LIMA – Colombian helmer Felipe Guerrero’s feature debut “Oscuro Animal” is slated to bow in Argentina and Colombia in the fall. It has already debuted in Mexico where it won a raft of awards at the 2016 Guadalajara Int’l Film Fest, including Best Ibero-American Film, director and actress for all three actresses in the near dialogue-free triptych.
Guerrero’s production-distribution company Mutokino Films will release his pic on an alternative film circuit in Colombia while Obra Cine handles theatrical distribution in Argentina.
Co-produced by Argentina’s Gema Juarez Allen of Gema Films, Guerrero’s Mutokino along with producers from Holland (Viking), Germany (Sutor) and Greece (Boo), “Oscuro Animal” will vie for the big prize at the 20th Lima Film Festival’s official competition. Juarez Allen is a juror on the festival’s documentary section; one of its actresses, Marleyda Soto, is in Lima to rep the drama.
An editor by profession with some notable Latin American pics to his credit, this is Guerrero’s first fiction feature, after having tried his hand at documentaries with “Paraiso” and “Corta.” Both are devoid of talking heads and like “Oscuro Animal” shirk dialogue.
“The lack of dialogue is an important metaphor for the silence of the victims,” said Guerrero. Based on true stories about the massacre of villagers in Colombia, “Oscuro Animal” dwells on three women who flee to the capital of Bogota to escape the jungle warfare and men’s violence.
Gema Films and Mutokino are handling international sales, with Denmark and Benelux territories already sold, said Guerrero.
“Oscuro Animal” is Guerrero’s first fiction feature, while it’s the second fiction feature for producer Juarez Allen who has a string of documentary credits to her name. “It was a demanding shoot in remote areas but it went quite smoothly; we put the financing together quite quickly,” said Juarez Allen.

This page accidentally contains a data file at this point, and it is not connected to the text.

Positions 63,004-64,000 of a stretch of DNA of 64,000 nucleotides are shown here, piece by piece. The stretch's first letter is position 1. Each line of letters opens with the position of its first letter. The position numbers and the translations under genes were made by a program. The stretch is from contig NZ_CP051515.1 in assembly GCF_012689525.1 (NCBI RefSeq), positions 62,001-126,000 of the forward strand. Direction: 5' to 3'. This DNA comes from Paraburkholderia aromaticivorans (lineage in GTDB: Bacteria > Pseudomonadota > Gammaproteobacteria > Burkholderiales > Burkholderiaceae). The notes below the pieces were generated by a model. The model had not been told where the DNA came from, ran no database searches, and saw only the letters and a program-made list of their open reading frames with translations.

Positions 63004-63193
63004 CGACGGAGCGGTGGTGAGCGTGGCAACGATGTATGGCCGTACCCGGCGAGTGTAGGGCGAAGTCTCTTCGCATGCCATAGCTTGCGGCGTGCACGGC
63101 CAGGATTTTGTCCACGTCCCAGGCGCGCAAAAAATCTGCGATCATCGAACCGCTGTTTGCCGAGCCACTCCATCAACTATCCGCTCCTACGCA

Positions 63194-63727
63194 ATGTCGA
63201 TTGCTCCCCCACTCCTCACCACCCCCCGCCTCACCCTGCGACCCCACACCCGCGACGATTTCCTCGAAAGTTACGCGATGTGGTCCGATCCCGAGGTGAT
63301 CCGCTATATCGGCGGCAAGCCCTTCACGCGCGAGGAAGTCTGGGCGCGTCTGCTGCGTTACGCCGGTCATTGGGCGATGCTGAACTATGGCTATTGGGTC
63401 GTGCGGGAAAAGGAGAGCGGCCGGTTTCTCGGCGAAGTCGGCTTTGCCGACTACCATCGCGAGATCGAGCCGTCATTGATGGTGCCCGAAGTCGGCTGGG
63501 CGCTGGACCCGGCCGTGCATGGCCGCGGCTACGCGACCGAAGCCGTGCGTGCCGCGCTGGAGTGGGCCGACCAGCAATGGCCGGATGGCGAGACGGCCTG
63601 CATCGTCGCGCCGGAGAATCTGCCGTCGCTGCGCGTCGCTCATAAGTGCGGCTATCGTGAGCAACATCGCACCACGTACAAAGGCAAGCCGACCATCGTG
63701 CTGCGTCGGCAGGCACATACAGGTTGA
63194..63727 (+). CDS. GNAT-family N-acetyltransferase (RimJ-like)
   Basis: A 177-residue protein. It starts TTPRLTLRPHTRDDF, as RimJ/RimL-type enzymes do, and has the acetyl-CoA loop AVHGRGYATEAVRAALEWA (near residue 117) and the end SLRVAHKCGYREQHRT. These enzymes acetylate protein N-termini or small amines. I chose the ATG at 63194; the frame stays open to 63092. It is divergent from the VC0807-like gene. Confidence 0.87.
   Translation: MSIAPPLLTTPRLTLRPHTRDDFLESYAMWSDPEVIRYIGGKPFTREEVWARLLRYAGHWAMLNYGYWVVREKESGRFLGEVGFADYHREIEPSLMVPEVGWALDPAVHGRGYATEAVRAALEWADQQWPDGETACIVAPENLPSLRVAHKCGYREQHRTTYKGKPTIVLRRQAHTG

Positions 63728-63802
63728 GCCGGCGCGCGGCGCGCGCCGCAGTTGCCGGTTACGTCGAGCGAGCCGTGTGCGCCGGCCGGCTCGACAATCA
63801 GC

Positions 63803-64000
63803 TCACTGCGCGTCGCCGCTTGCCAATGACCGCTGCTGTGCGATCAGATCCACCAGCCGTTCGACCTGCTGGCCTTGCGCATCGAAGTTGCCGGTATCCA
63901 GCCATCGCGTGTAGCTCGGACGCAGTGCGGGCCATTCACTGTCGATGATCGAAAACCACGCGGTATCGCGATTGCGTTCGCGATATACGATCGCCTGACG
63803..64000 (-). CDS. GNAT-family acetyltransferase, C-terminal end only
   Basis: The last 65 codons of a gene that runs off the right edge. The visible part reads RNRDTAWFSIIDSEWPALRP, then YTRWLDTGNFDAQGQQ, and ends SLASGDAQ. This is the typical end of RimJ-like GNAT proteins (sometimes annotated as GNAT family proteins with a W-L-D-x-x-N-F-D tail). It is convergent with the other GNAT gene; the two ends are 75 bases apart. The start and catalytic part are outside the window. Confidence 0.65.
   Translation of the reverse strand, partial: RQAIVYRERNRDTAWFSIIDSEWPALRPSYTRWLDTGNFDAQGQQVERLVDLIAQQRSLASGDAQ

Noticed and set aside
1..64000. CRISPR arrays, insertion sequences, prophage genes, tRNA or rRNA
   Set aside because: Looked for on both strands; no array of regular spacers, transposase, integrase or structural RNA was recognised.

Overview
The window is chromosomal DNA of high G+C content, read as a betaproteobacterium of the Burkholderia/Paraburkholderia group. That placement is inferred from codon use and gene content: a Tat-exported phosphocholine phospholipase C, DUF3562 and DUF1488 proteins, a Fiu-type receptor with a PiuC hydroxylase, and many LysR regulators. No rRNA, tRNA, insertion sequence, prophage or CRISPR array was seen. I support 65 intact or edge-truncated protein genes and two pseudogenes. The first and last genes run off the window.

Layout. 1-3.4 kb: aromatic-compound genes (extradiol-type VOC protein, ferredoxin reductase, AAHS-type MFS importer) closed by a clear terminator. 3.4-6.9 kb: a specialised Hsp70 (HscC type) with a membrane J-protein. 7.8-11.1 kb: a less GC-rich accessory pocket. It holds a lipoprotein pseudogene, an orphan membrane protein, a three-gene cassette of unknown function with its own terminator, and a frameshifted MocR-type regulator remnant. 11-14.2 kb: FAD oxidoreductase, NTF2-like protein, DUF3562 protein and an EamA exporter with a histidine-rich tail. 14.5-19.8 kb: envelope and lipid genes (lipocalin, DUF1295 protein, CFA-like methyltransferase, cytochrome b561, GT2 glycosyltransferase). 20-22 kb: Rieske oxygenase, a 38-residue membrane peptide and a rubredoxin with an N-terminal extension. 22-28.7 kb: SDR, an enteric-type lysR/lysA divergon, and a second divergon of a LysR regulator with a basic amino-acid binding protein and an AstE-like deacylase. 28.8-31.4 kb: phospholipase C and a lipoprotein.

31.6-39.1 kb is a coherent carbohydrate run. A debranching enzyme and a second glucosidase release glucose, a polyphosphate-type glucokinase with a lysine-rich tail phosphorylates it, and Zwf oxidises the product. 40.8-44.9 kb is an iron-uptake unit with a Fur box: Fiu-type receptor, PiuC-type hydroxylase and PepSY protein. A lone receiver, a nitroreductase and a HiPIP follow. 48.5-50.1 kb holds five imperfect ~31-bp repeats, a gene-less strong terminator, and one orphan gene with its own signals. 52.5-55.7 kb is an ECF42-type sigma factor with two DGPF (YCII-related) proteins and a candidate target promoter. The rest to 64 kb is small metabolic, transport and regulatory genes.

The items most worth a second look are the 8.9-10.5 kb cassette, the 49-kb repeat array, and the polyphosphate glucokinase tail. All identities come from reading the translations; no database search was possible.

Juarez Allen is currently developing live action kid- targeted documentary “Kro-Goo-Phant” with Victor Kossakovsky, whose fiction feature “Vivan las Antipodas” – which opened Venice in 2011 – was a Gema Films co-production.
A co-production with Norway’s Sant Usant, “Kro-Goo-Phant” (as in crocodile, kangaroo and elephant) will shoot in India, Norway and Argentina, said Juarez Allen, who next partners on “La Cama” the fiction feature debut of Monica Lairana, which starts shooting in Argentina in October. Budgeted at $500,000, “La Cama” (“The Bed”) pivots on the last weekend together of a 65-year old couple about to divorce.
Gema Films is also co-producing Panamanian Abner Benaim’s next fiction feature, “Plaza Catedral” which centers on a recently divorced man grieving for his late son who finds new meaning in life after an encounter with an injured street child.
“I see him like a character in a Polanski or Heneke film, but in a tropical setting,” said Benaim who describes it as a drama with some thriller elements.
Production of “Plaza Catedral,” which snagged the VFF Highlight Pitch award at Berlin’s co-production mart, has been shifted to next year because additional funding from Panama was delayed due to the freezing of the national film fund by its new government.
Meanwhile, Gema Films is boarding two other features, details to be disclosed at a later date, and is in post on two docus: “Soldado” by Argentine Manuel Abramovich, who made the multi-award winning short, “La Reina,” and “Veteranos” by Lola Arias, Argentina’s most prominent playwright, which features veterans from both sides of the Falklands war and bows in Argentina on April 2, the 35th anniversary of the devastating South Atlantic islands dispute between the U.K. and Argentina.